In a previous blog on car expenses, we touched on buying a car in your company and possible FBT (Fringe Benefit Tax) implications of providing cars to your employees. Let’s jump in and explain it in more detail.
Yes, a car is considered an asset to your business (even if it feels like a liability because it’s constantly breaking down!). It helps you earn taxable income by driving you to business related destinations.
Depending on your circumstances, you might be able to get a deduction for things like depreciation, petrol, repairs and maintenance. In our blog on car expenses, we put a lot of detail into the car expenses you can claim as deductions, how to calculate the deduction, and in what capacity you want to claim (i.e. employee of a business, sole trader, company etc).
If you are a small business, you may also be able to claim the cost of purchasing your car as an instant deduction. This is known as the Small Business Write Off. There are plenty of rulings around what and how much can be claimed as an instant deduction.
This decision will always depend on your own personal and company tax situation, so it is always advisable to get taxation advice before making sizable purchases.
Generally speaking, if your employees would only use a company car for 10% business use, one option would be providing them with a car allowance instead of buying them a car. If your employee is on the road all the time, then supplying them with a car might make more sense.
Always talk to your accountant - they’re happy to help!
Generally speaking, there are two main ways to purchase a car:
The outright purchase, assuming you have the cash on hand or money in the bank, can be the cheaper option. You pay all the money upfront, meaning there are no further repayments or interest charged. You own this asset from the day that money exchanges hands.
Hire/purchase agreements can be great if you don’t wish to tie up cash in fixed assets. Generally you pay monthly repayments (principal and interest), which can mean that you end up paying more for the car. You might be able to claim the interest portions of the repayments as an expense to reduce your taxable income. Unlike purchasing the car outright though, you do not own the car fully until you have paid the entire loan down. To account for the interest vs principal portions of the repayments, you will need a pretty fancy spreadsheet because while the total amount paid is the same each period, usually the earlier payments are made up of more interest than the later ones.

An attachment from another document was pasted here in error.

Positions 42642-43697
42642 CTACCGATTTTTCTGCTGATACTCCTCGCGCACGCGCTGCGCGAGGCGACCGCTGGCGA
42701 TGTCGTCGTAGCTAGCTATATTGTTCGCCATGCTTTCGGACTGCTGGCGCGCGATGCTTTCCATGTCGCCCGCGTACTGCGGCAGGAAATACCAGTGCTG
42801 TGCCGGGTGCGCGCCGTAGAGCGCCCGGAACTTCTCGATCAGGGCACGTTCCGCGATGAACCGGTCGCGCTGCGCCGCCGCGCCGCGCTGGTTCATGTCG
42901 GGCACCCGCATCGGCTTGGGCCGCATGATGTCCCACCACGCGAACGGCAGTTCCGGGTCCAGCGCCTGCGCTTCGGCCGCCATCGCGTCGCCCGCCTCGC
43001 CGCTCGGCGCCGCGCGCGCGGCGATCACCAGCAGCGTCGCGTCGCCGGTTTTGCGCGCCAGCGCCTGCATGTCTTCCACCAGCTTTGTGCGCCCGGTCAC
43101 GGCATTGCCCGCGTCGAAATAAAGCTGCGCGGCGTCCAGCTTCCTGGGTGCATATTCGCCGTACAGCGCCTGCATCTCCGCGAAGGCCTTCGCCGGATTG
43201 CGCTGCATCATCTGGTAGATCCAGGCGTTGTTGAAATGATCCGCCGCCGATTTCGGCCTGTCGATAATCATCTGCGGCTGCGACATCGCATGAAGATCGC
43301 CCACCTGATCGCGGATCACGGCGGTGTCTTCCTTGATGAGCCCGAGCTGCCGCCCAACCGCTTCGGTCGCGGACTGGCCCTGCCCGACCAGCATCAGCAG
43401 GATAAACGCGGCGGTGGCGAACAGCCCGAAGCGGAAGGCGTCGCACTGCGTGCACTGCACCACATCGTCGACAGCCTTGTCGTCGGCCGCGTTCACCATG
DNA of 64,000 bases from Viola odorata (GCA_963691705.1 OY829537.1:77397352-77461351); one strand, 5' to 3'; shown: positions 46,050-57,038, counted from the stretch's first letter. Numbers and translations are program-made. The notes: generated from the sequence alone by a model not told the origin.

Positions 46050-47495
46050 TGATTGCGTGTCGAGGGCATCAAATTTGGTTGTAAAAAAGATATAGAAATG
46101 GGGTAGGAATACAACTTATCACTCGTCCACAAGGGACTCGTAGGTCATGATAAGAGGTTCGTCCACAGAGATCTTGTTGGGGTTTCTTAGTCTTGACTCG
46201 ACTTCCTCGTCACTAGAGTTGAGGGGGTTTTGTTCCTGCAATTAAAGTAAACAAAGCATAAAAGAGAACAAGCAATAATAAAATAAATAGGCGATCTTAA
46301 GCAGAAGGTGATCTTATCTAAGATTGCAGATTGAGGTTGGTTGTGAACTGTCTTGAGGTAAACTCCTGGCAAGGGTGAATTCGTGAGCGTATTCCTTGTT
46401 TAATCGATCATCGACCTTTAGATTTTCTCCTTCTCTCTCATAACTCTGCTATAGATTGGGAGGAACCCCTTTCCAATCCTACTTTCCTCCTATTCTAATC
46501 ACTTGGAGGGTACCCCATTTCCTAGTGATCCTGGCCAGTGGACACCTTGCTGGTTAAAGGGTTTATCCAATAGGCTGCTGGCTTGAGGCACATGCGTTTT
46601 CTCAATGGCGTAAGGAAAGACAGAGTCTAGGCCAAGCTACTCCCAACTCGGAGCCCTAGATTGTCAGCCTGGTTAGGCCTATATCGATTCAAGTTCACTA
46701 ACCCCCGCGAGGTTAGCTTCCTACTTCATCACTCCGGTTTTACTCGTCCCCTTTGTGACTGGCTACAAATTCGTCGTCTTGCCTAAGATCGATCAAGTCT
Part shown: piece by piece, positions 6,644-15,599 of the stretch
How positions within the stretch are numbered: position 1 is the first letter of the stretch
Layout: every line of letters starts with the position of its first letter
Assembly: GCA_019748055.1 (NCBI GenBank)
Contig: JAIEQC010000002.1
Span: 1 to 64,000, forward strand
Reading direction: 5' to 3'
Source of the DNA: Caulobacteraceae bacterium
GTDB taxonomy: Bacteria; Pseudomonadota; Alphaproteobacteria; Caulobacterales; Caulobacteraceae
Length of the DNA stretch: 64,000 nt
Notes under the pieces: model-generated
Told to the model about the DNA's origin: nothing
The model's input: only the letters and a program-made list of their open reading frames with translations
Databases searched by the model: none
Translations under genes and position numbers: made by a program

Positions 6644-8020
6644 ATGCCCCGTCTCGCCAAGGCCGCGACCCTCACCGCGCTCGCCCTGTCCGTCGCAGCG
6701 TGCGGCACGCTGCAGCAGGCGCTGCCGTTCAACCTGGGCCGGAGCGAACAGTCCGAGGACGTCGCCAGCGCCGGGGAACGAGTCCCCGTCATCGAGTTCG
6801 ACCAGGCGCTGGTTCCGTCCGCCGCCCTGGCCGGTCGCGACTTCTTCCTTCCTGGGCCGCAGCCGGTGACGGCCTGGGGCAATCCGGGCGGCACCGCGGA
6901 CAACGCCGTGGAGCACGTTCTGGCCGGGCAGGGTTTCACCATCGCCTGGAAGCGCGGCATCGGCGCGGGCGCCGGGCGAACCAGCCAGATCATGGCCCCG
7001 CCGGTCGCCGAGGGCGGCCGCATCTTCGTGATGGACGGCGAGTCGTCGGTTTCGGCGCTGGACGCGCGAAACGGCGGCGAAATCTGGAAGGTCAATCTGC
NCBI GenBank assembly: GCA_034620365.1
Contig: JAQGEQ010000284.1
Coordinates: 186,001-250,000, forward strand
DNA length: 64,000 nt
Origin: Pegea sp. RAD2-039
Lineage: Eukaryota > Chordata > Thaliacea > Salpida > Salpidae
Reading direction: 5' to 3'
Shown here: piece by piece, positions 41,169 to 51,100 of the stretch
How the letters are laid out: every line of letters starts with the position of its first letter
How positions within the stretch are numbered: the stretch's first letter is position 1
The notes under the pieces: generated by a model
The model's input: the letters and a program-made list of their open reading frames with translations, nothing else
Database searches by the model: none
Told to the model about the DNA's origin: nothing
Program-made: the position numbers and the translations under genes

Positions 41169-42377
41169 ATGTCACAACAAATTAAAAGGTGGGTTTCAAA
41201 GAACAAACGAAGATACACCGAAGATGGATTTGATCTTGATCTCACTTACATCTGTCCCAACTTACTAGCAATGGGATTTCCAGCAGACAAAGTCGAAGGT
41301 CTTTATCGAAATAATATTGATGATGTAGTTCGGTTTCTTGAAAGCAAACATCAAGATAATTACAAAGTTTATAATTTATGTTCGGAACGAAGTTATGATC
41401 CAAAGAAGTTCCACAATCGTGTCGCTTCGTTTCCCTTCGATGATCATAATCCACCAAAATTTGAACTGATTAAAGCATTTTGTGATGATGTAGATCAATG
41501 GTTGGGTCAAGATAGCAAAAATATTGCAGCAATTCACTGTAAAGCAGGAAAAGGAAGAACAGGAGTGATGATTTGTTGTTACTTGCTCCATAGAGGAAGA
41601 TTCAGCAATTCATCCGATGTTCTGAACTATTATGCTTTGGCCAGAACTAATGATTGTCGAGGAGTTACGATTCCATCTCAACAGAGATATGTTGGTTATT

If you want to upgrade your car, most dealers will offer you a ‘trade in’ option. This means that they value your car and take it off the cost of the new car you wish to purchase. You can still choose which purchase method you wish to use. Trading in a car will decrease the purchase price of the new car, meaning if you choose the outright purchase option, you will pay less upfront, or you will pay less interest if choosing the hire purchase option.
As always, consult your financial professional to make the best decision and for their help in preparing that fancy spreadsheet.
If you have purchased a car in your business, and you use it for personal trips, you must apportion the deduction using your business to personal percentage. The way to do this is to keep a logbook, documenting all trips (business and personal) for a 12 week period. This will also help you calculate your Fringe Benefits.
If you provide your employees with cars and they are not 100% for business use (your employee can use them for personal trips), then you must register to pay Fringe Benefits Tax.
With cars, there are two ways to calculate the taxable value of the fringe benefit:
The Statutory Formula Method is based on the car’s cost (purchase) price. You must use this method if you have not kept a logbook or receipts during the financial year.
The taxable value of your car fringe benefits is calculated by taking 20% of the base value of the car (i.e. the amount you paid to purchase the car) and deducting any amounts that the employee contributed for the operating costs.
For example, you provide your employee with a car, allowing them full private use. It was purchased for $40,000 (inc GST). The employee contribution was $1,000.
Therefore, the taxable value for the fringe benefit of the car is $8,000 (20% of $40,000) minus $1,000 = $7,000.
The Operating Cost Method is calculated using the costs of operating the car. To claim this method a logbook must have been kept for at least a continuous 12 week period - this helps to calculate the percentage attributed to private use. The taxable value of your car fringe benefits is calculated by taking the total operating costs (i.e. petrol, repairs, insurance), the percentage of the car used for personal use and deducting any employee contributions.
For example, the total operating cost for the employee’s car was $10,000. According to the employee’s logbook, their car is 25% personal use. The employee contribution was $1,000.
Therefore the taxable value for the fringe benefit of the car is $2,500 (25% of $10,000) minus $1,000 = $1,500.
You can use the method that provides you with the lowest taxable value, regardless of which method you have used in the previous financial year. Based on the above examples, you would use the Operating Cost Method (assuming you have kept a logbook) as it provides you with the lowest taxable value.
We're not saying don't buy a car. If you need one, then it is absolutely worth exploring what you might be entitled to and what reporting you might have to do.
As always we are here to help!
(and co-author Caitie Copley)